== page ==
by Kateri Lanthier
Signal Editions, 2017.
“I sing these songs all through the dark, after everyone’s left.” The myth of the sirens has been used throughout history, to shame women or empower them, but always to warn men—women too can be dangerous. Their songs shipwrecked men, or lulled them into a vulnerable sleep, in some myths the sirens were even sent to find Persephone who had disappeared into the underworld. Kateri Lanthier’s second collection Siren, is as many-layered and multi-faceted as the myth of the sirens. She reclaims the sirens for herself by acknowledging the power of her own voice. Her songs are both a comfort to herself in a time of lost love, a “morning…” or rather mourning “roar,” even at times a “laugh track,” and a lament. As songs of desire or frustrated love, Lanthier’s poems chime, ricochet, ring, and they definitely scream.
They are a heartfelt cry after the shipwreck, “after everyone’s left,” but what remains on the page is a restless and fearless engagement with the world:
Peonies. Their blowsiness defines “unfairly beautiful.”
What frightens me is baby’s breath in hospital gift shops.
Saplings shocked pink by a cold snap are pleased and scared pubescents.
My friends are walking backlit past a burn-victim birch.
Cold and wet, March lion mewls all night under the front porch.
Cradling newborn leaves, every maple’s a weeping willow.
Costly scent, cheap sentiment. You’ll pay and pay and pay.
We pay, by being forgotten as this poem, “Florillegal” ends with a play on the phrase “Ne m’oubliez pas,“ which means—don’t forget me. But the desire in this poem is already “bottled,” the willow is weeping, and the image of baby’s breath lingers ominously over the couplets. What is lost cannot be forgotten or forgiven. This poem, a ghazal, like the majority of the poems in the collection, also hints at how to view these poems, “I’ve a bird-eye view of a squirrel’s eye view of the tulips periscope,” these are highly self-aware poems that are continually shifting perspective.
These perspective shifts reveal an obsession with film, while various mentions of the big screen are made from early movie directors like George Méliès to stories unfolding on a movie screen, it’s the poem “The Year of La Jetée” that clarifies the intentions of the poet. The film La Jetée is unusual as it was created almost entirely out of still photos. This is how Lanthier’s eye moves throughout Siren, as if stilling the world through a series of polaroids and yet allowing it motion:
Love to me was cotton candy: spangle, collapse, tongue grit.
With you, it’s sadness scissored out. Lights on a suspension bridge.
Sport with me. I am the coin under the leftmost sliding cup.
Right, left, double-crossing…There. Now you’re in my pocket.
Cellphone, psalter, cigarette, gun: we like to set fire to our palms.
Rome burns as I photograph flowers or wear them as a bra.
Call it playing with fire. Call it connect-the-dots lightening.
In this poem, “The Coin Under the Leftmost Sliding Cup” as in many of the poems in Siren, love is unreliable, fleeting, even false; it drifts and disappears, it betrays and so engagements are broken, but what remains is desire. Lanthier’s frenetic pace rarely slows, and because of that her poems continually gain in urgency; a “siren” also audibly signifies an emergency, and here both firetruck and ambulance are needed. One woman’s world is on fire, is breaking, and yet this arrow-wounded speaker is never without agency. She might be “the figurehead fallen from your tall ship,“ but she has risen from the waters to tell her story.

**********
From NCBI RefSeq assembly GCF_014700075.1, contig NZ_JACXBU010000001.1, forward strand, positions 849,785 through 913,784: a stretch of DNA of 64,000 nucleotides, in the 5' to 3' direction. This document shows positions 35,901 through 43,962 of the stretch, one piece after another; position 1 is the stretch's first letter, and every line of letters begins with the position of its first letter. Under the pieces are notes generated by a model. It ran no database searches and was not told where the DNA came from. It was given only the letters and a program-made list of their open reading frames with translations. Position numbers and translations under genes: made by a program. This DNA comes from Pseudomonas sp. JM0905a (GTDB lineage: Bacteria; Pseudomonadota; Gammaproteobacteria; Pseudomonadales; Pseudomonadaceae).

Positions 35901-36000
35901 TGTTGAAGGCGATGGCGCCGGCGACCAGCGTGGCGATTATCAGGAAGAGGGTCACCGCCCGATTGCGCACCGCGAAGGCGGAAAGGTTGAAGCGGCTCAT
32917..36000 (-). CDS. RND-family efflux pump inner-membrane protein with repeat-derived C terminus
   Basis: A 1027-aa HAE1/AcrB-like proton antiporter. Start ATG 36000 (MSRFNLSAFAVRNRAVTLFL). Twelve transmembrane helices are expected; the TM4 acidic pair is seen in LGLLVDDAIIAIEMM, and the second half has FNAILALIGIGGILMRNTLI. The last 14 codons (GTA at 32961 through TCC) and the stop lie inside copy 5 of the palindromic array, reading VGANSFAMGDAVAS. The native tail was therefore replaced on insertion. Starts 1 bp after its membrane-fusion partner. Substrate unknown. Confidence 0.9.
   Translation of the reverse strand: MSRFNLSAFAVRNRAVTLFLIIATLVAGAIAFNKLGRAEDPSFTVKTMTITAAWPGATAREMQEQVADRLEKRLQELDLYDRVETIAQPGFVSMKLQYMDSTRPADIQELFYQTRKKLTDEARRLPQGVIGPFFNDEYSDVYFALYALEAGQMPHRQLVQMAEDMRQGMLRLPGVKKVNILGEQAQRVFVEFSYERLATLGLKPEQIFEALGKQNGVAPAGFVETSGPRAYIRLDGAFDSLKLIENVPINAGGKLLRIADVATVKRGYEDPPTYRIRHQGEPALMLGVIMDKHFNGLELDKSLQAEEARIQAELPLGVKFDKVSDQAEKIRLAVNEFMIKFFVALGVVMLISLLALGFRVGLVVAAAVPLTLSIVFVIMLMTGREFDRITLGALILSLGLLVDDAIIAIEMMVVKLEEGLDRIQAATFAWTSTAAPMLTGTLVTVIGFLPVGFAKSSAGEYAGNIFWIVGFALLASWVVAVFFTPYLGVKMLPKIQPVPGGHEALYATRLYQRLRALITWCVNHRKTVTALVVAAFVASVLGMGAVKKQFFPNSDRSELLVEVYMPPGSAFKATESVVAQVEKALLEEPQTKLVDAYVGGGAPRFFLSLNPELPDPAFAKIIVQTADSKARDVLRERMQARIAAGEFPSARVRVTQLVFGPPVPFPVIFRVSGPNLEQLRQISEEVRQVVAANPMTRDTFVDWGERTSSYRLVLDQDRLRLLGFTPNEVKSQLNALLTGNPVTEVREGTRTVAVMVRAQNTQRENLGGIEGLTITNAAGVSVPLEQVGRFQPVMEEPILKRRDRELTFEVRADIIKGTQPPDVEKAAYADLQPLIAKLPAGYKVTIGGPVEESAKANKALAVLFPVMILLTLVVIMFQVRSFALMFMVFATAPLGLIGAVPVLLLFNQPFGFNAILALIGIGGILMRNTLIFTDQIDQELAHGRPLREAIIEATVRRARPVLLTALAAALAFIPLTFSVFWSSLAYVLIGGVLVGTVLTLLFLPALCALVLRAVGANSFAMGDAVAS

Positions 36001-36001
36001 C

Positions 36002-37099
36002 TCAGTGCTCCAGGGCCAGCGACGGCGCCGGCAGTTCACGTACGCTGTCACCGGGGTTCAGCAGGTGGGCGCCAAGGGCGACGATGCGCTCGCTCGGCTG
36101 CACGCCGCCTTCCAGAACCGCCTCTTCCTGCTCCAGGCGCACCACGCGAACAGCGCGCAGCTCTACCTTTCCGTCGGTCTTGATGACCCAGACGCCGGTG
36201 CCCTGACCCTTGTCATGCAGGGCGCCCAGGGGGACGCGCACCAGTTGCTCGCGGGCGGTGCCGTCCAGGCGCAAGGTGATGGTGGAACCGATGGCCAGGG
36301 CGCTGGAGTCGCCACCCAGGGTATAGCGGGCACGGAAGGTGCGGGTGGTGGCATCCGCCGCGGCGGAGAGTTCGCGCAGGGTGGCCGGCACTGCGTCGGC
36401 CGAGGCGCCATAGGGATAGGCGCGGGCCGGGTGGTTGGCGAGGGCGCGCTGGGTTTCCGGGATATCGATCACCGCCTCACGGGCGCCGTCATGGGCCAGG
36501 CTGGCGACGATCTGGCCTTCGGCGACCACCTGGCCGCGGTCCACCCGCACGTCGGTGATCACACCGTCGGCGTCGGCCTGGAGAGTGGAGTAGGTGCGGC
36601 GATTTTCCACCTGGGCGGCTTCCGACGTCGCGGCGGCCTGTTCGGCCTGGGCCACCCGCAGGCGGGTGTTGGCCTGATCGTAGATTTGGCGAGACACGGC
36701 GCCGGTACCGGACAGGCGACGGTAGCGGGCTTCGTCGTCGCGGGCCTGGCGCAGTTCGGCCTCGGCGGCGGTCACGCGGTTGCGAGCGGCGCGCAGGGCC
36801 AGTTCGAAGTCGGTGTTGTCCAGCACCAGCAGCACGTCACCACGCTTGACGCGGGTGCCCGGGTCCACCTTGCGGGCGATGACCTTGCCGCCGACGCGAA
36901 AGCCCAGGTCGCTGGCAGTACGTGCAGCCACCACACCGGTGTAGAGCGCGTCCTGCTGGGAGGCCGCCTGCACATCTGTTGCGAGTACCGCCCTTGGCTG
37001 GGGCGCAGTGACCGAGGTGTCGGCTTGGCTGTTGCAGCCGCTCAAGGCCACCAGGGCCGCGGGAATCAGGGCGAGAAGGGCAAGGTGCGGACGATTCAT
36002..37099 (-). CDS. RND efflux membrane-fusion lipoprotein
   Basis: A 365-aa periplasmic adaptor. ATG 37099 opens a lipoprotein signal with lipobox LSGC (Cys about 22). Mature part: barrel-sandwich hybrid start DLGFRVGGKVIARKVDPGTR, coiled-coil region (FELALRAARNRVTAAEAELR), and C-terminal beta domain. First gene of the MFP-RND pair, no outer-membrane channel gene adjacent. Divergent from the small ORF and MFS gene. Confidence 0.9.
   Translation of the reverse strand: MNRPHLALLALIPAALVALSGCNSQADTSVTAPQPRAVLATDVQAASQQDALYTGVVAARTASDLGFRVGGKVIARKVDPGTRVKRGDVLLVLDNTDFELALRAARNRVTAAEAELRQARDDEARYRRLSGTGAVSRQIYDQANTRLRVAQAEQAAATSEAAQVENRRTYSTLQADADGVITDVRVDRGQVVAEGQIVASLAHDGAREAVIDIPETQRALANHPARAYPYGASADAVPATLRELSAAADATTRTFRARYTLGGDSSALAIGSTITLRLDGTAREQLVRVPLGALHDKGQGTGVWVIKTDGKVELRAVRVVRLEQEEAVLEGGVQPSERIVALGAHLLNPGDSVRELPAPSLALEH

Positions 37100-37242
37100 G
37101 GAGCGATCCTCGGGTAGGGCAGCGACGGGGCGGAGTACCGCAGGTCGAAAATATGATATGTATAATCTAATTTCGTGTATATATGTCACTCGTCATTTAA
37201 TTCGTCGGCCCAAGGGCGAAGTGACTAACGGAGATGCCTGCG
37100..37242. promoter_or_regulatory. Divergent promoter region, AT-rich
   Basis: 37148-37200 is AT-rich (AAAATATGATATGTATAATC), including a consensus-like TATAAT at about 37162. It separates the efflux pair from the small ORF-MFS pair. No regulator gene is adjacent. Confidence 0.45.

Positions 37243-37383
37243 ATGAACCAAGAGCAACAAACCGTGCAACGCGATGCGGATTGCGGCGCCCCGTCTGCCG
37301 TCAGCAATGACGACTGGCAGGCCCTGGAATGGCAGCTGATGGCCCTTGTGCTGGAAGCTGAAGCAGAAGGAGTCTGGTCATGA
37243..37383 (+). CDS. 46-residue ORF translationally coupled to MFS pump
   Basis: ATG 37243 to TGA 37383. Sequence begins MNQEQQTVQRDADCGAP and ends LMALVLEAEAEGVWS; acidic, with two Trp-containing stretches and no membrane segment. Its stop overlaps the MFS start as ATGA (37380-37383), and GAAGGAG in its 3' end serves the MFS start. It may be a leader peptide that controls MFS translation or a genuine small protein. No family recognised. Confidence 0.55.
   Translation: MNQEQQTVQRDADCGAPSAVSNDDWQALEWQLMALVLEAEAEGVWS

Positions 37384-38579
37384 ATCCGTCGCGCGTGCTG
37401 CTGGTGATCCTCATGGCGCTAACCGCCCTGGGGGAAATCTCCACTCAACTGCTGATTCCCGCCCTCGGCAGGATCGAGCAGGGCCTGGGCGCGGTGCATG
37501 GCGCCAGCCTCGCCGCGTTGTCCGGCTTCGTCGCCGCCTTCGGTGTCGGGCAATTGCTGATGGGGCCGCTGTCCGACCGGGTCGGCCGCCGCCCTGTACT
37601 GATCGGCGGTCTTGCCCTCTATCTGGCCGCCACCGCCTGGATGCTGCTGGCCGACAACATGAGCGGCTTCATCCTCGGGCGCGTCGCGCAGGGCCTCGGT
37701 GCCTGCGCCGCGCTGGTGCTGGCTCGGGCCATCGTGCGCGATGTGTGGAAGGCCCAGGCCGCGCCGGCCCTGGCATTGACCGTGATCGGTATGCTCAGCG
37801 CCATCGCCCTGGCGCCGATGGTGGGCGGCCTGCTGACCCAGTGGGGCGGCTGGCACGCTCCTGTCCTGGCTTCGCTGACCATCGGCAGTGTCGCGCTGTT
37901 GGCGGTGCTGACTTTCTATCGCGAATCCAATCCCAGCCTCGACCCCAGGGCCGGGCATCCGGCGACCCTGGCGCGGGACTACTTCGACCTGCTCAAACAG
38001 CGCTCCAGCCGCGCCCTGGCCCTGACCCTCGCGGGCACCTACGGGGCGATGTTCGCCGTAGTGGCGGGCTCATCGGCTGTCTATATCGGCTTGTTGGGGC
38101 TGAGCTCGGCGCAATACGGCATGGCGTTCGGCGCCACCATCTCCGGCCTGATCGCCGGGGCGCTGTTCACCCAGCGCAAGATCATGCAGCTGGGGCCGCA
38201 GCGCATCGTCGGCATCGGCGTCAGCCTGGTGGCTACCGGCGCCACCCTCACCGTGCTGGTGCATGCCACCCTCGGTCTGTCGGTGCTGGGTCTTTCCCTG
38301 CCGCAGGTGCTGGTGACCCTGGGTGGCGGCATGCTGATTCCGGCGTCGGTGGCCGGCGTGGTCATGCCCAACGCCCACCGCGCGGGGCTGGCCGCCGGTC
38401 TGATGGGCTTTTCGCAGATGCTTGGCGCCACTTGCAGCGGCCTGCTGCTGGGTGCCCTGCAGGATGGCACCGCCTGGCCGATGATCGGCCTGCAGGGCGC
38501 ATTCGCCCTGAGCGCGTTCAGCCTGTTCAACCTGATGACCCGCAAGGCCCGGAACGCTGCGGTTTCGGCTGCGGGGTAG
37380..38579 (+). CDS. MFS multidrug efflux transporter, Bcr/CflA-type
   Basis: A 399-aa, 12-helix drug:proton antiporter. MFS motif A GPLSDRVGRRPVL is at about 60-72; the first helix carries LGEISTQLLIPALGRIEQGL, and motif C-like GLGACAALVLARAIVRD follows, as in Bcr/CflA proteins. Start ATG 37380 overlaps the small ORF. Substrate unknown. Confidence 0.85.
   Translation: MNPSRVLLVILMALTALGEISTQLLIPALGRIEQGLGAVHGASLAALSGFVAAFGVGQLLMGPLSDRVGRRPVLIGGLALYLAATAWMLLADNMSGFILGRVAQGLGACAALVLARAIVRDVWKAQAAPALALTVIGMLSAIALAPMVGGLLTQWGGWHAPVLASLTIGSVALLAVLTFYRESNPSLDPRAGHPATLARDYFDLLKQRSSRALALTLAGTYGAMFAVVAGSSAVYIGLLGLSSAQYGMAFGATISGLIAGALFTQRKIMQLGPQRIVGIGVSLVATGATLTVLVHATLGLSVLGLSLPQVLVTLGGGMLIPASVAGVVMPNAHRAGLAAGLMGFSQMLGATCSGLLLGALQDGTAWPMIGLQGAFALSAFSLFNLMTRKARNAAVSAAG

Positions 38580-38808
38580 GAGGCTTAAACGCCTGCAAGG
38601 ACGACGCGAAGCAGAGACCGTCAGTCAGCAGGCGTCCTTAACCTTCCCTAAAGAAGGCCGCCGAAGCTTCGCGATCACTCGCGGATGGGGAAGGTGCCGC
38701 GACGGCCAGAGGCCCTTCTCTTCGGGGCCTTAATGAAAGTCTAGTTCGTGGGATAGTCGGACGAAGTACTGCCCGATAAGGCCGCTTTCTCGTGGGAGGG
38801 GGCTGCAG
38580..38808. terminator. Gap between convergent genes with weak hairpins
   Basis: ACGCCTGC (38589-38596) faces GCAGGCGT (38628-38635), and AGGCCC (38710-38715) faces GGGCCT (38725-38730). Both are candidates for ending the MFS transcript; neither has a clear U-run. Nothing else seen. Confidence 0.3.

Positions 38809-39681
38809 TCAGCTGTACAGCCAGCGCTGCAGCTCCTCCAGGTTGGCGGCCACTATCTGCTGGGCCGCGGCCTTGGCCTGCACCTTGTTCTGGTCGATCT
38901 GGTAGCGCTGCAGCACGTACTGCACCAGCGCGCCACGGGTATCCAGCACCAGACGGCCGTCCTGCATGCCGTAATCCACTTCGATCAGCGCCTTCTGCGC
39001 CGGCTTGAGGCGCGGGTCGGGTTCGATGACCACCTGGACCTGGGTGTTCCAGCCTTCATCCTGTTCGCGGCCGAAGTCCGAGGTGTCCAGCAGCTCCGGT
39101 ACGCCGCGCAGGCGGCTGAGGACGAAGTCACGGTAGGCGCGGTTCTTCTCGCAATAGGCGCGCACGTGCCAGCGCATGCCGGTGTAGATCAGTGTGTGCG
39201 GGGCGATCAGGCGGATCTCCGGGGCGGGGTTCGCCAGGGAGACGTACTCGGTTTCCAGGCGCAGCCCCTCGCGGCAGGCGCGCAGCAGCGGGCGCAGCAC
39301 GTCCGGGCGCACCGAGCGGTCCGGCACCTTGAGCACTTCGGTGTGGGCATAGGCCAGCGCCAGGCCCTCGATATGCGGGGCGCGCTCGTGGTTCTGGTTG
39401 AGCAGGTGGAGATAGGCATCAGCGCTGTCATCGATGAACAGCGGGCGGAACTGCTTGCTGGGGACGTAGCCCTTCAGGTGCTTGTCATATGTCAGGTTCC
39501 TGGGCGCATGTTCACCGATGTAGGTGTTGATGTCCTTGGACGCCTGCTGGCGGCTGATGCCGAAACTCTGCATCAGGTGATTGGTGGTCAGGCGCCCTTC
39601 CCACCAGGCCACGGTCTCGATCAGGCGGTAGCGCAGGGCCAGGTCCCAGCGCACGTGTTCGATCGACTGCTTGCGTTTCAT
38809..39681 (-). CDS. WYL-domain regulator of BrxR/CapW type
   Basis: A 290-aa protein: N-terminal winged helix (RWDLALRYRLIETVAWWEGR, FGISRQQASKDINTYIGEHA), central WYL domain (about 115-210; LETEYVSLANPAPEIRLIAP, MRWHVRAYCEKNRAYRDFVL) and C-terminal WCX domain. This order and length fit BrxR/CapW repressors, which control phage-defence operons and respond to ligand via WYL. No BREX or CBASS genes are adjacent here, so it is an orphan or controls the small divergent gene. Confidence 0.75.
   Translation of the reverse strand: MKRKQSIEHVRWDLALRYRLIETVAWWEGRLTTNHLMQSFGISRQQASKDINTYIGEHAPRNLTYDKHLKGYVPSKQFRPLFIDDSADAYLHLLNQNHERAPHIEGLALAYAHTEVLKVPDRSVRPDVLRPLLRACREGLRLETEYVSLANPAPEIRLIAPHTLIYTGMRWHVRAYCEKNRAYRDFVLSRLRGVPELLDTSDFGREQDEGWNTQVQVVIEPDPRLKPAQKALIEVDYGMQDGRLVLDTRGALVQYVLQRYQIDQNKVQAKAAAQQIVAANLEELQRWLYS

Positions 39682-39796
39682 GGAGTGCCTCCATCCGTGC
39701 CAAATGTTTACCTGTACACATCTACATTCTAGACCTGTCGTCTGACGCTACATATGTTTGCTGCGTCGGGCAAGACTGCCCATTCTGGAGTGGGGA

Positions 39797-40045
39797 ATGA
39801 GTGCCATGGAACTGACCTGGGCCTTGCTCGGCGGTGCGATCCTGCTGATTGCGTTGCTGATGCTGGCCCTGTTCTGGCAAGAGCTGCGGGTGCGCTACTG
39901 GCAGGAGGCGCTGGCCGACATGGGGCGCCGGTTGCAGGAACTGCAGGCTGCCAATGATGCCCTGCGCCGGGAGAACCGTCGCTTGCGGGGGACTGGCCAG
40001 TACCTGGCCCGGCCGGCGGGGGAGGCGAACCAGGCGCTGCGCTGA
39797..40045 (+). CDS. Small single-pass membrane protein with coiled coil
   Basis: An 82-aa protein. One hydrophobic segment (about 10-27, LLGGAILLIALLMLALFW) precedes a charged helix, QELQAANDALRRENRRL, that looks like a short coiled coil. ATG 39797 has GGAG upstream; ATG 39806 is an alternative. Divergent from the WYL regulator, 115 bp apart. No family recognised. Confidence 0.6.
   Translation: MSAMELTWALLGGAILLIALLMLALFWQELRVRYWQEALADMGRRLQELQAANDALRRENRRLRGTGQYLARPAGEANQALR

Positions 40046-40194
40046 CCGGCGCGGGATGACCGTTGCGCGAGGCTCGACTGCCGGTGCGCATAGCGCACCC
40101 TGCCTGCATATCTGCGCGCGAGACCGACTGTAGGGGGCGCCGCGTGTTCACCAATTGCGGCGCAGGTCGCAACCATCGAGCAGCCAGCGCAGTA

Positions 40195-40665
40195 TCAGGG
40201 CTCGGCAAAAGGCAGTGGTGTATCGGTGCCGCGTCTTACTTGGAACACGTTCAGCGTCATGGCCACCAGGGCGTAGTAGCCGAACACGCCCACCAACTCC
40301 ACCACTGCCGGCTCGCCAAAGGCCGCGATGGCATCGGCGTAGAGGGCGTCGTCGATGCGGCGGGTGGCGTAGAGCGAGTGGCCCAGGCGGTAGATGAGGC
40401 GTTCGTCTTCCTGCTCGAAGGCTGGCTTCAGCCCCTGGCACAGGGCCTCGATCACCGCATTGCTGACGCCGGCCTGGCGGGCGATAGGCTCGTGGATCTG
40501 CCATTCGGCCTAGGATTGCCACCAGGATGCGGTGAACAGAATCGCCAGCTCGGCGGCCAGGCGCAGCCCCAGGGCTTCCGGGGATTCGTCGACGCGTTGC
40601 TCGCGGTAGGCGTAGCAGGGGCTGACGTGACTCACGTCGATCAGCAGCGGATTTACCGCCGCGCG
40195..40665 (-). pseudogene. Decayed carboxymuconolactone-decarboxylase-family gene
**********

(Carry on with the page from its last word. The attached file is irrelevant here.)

Lanthier opens her collection with an epigraph from Ghalib translated by Adrienne Rich, “I am the sound, simply, of my own breaking.” A poet once told me that breakage allowed light to shine through, and Lanthier’s poems are full of this after-light. They are quippy, ironic, passionate, musical, even at times funny, they surprise and delight and transform sorrow into something… dare I say it—entertaining. Which perhaps isn’t surprising given Lanthier’s interest in film:
This theater has 200 lolling tongues.
We perch on two. Light closes her eyes.
The dark yawns at the pregnant pause.
Then there is our story up on the screen:
Meet-cute, then heist, dystopia,
Rom-com, subtitled documentary,
A Bollywood epic, the last Western.
In Siren, Lanthier acts as director, cinematographer, composer, and screen-writer, to create a style all her own. Though Lanthier pulls from Persian tradition of the ghazal (a form a century older than the sonnet and often steeped in love and eroticism), as well as uses syllabics and other prosodic elements to her advantage, though she references mythology and at times even Canadian history, and though she at times echoes Shakespeare, her poems are nevertheless saturated with the present. They exist in a world of texting and livestreaming, and are obsessed with the screen, both big and small.
And so my recommendation is: to sit back, relax, and read the poems of Siren aloud. Imagine you are strapped to the mast of a ship—like Odysseus listening to the sirens’ song, like Turner watching a storm, knowing you too might be shipwrecked.
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